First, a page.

Environmental Agency Says 13 Percent Of Airline Drinking Water
The EPA says results from initial
testing of drinking water onboard 158 randomly selected passenger
airplanes shows that most of the aircraft tested (87.4%) met EPA
drinking water quality standards. However, 12.6 percent of domestic
and international passenger aircraft tested at US airports carried
water that did not meet EPA standards.
The EPA said a lot of the below-standards water was infected
with a bacteria called coliform. Enforcement chief Tom Skinner said
passengers who have problematic immune systems might consider
bringing their own H2O.
Skinner said the EPA reviewing existing guidance to determine
areas where it might be strengthened, concluding water quality
protection agreements with the airlines, and taking enforcement
actions where warranted.
In response to the aircraft test results, EPA has accelerated
its priority review of existing water supply regulations and
guidance. The Agency is placing specific emphasis on preventive
measures, adequate monitoring, and sound maintenance practices such
as flushing and disinfection of aircraft water systems.
Hard on the heels of that announcement from the EPA, the
Department of Transportation issued its own statement on airline
The US Department of Transportation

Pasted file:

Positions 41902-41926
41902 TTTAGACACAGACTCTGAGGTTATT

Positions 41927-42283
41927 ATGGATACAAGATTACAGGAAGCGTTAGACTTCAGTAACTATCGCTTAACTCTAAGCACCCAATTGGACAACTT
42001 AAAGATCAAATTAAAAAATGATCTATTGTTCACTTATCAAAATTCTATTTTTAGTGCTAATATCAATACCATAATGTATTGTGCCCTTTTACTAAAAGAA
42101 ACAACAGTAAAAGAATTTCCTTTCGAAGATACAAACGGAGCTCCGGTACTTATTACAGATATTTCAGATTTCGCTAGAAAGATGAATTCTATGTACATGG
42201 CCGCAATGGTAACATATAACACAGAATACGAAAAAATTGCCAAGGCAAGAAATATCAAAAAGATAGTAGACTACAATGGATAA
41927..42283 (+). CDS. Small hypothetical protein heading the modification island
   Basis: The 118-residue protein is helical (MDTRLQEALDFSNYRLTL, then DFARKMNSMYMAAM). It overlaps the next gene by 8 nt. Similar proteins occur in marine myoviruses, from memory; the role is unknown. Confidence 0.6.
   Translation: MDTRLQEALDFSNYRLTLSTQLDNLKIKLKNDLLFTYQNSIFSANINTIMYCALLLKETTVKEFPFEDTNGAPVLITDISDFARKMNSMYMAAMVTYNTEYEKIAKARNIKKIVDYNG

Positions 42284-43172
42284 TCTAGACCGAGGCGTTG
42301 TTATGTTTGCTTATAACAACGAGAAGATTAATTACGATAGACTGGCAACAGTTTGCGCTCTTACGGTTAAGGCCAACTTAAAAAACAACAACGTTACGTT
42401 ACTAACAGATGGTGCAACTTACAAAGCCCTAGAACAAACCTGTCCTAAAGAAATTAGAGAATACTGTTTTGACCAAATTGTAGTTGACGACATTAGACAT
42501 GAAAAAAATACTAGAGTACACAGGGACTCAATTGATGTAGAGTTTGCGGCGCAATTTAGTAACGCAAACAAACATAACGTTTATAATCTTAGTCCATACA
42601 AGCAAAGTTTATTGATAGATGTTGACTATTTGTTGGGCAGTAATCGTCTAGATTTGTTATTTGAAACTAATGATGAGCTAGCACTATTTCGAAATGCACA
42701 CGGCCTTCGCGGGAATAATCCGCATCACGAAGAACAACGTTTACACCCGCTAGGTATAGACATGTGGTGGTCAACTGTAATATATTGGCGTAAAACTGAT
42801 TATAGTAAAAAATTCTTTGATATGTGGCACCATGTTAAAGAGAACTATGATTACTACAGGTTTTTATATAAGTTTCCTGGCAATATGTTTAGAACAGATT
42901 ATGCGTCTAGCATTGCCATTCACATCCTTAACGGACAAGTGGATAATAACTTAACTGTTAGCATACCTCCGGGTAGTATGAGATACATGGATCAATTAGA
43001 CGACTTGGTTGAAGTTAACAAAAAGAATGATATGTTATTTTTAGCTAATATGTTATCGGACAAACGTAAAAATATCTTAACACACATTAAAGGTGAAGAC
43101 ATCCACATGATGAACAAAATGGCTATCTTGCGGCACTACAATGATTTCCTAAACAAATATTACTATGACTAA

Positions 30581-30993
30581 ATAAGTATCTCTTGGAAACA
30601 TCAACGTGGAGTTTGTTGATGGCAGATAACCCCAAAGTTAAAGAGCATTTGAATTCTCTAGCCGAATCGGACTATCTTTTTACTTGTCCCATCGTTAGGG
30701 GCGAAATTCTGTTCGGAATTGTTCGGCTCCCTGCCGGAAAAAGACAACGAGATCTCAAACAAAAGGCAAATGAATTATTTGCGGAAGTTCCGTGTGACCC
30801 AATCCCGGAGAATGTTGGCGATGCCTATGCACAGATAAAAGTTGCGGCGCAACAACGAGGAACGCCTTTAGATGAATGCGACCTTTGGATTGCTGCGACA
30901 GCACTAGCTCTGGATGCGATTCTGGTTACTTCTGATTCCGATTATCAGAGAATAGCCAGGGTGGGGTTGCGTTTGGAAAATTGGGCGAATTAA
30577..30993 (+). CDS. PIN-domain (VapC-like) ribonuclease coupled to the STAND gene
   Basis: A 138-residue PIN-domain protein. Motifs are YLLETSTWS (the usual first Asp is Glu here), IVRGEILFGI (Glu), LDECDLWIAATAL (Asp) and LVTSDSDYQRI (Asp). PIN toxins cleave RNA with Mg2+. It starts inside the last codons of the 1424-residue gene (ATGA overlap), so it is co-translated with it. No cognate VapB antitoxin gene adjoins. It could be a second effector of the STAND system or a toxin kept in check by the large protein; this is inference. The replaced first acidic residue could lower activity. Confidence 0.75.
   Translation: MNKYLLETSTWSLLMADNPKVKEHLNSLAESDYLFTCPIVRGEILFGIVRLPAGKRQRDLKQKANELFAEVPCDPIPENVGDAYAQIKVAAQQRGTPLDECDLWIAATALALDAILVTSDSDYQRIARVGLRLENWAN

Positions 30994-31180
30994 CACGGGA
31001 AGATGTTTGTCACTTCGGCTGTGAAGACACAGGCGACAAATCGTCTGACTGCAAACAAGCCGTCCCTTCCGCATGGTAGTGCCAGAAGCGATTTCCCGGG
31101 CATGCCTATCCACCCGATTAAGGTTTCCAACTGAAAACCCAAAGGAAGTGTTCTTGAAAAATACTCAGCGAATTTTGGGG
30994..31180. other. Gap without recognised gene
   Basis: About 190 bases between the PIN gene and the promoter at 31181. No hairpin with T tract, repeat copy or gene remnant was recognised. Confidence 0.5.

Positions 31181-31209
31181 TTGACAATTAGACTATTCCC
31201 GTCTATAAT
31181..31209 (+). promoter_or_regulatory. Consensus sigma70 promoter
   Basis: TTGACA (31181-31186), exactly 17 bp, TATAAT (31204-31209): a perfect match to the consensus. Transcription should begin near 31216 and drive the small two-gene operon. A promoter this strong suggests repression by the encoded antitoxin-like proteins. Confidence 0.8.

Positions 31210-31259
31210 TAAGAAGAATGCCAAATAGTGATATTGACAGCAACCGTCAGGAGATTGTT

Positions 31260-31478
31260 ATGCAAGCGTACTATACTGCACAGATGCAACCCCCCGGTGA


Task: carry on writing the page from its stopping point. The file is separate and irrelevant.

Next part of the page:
supports the Environmental Protection Agency (EPA) in its effort to
ensure clean and safe drinking water for airline passengers. While
there is concern about EPA's findings, the Department is encouraged
that the airline industry is already taking action to address the
quality of its drinking water. The Department will continue to
cooperate with the EPA as the government and industry work together
to address the issue of water quality aboard airlines.
Then there's this statement from the Air Transport
While we are confident that airline
drinking water is safe, we take the EPA’s findings seriously
and are working collaboratively with the agency to resolve any
questions about the quality of airline drinking water.
However, we are concerned that the agency’s findings are
inconsistent with recent studies that have demonstrated the safety
of drinking water on commercial aircraft. Those studies include
tests conducted by the Food and Drug Administration as well as a
comprehensive study conducted by the Air Transport Association with
EPA oversight. Both studies found that airline drinking water is
free of contaminants that might pose health risks.
In contrast with the ATA study, EPA's findings are based on a
small sample (approximately 1% of the worldwide fleet) that does
not allow any statistical conclusions about aircraft drinking
water. There also are questions about how the EPA collected water
samples, specifically what measures were taken to safeguard against
Fortunately, no one has gotten sick from airline drinking water.
There are no reported cases of illnesses due to aircraft drinking
water. And there were no adverse health effects found in the EPA
study or any other federal study, for that matter.
Additionally, US airlines continue to follow well-established
practices to ensure a safe supply of drinking water on board
commercial aircraft, including the routine disinfection of water
tanks under longstanding EPA and FDA guidelines.